By Oscar Wailoo
I’ve ranted a lot about the trivia that passes for Black history since Black History Month became an official part of the national calendar.
Dr. Carter Woodson’s 1926 idea of writing Black America into the country’s history and celebrating Black achievement deserve high praise for what he did in a country that was built on the backs of millions of African slaves and whose presence in America goes as far back as the arrival of the first white man on the North American continent.
Before Woodson’s project, Black people’s presence in U.S. history was a passive one, counting among the tools, beasts of burden and cattle that were used to build the country.
Woodson’s idea has taken hold in countries where Blacks have been written out of their countries’ history. But I’m sure that he would have been disappointed to learn that after many decades of celebrating Black history, a lot of it has degenerated into trivia beginning with “the first Black man to this or the first Black woman to achieve that.”
To be fair to the researchers, unearthing those facts would have been quite an accomplishment in the early stages of a history project where primary sources were in short supply and had to be hunted down with diligence and where every discovery was cause for celebration. But after many years of unearthing the facts then setting them down as a list of statements related by a few words they hold in common like “John Brown was the first Black person to …” does not a history make.
Still, I can see where listed facts can resonate with Black Americans who for almost their entire history were treated as nonexistent except for lynching purposes. For people who, among other indignities, were not allowed to drink water from the same fountain as whites, every “first” has meaning in a place where a lot of things are yet to happen for the first time.
I can also understand how a “list of firsts” can have profound meaning to those Black Canadians whose history of enslavement go back over four centuries in this country and whose relationship to white Canada parallels the American experience.
On the other hand, it’s puzzling that “first to” history is being peddled to Black Canadians who are Caribbean-born or offspring of people from the Caribbean; and that they are expected to find the idea of a Black person doing something for the first time so intriguing, so historical.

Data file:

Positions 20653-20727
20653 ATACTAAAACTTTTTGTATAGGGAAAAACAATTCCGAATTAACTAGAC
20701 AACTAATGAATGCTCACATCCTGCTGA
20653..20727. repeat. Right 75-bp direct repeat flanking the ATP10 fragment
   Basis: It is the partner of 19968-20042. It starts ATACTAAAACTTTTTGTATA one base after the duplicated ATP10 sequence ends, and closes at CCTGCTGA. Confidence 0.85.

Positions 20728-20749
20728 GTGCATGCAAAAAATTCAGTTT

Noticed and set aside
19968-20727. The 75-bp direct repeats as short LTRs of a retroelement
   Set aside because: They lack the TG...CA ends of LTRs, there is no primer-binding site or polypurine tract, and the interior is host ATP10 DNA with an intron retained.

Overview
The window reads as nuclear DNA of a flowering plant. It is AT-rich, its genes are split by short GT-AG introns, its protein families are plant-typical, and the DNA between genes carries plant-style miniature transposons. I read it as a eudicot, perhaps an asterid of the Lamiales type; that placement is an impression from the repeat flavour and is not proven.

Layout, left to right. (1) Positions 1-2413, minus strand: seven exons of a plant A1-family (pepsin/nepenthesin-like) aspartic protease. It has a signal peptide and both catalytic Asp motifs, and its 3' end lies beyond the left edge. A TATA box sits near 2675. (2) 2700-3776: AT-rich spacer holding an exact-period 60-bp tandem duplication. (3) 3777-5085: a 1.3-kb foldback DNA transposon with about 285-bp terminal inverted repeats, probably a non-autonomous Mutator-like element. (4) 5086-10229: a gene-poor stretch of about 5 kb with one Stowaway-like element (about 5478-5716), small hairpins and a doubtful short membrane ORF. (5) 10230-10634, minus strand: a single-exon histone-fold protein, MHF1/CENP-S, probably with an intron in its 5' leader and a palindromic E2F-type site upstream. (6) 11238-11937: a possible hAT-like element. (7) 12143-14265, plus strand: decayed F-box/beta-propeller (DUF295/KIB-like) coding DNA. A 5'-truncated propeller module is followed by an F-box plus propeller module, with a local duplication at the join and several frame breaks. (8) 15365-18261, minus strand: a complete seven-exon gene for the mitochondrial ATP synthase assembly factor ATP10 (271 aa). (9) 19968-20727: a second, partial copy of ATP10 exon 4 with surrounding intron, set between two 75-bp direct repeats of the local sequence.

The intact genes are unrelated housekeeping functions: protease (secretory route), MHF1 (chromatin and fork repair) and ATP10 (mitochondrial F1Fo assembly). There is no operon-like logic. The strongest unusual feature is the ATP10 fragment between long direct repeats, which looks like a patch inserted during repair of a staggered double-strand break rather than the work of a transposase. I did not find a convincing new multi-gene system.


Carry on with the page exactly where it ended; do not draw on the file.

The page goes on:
Could it be that we have forgotten that the Caribbean has been producing Black educators, doctors, prime ministers, presidents, world conquering cricket teams led by Black men, artists, scientists, Nobel laureates, and world-class musicians for example?
Of course, these achievements had little to do with the relative merits of Caribbean Blacks versus Black Americans. It likely had more to do with the white to Black population ratios in the respective British colonies.
In the Caribbean where Blacks were in the majority, there were more opportunities for independent thinking and development in colonies where few whites choose to live. They were largely absentee landlords.
In the U.S. the opportunities for independent development were severely limited in the presence of a rapacious and overbearing white majority.
After many years of Caribbean excellence, the idea of a Black person being the first of any kind in any field should be seen as routine, to be expected by a people who came to Canada by choice, fully prepared to succeed.
Here are some Black people whose stories are crying to be told to our children: Haitian revolutionaries Macandal, Boukman and Jean-Jacques Dessalines; Cuban Lt. Gen. José Antonio de la Caridad Maceo y Grajales; Nobel laureates Derek Walcott and Sir Arthur Lewis; Dr Eric Williams; Michael Manley and cricketer Sir Garfield Sobers.
These are just for starters but even if we stop there, we would have done almost as much as was done during past Black History months.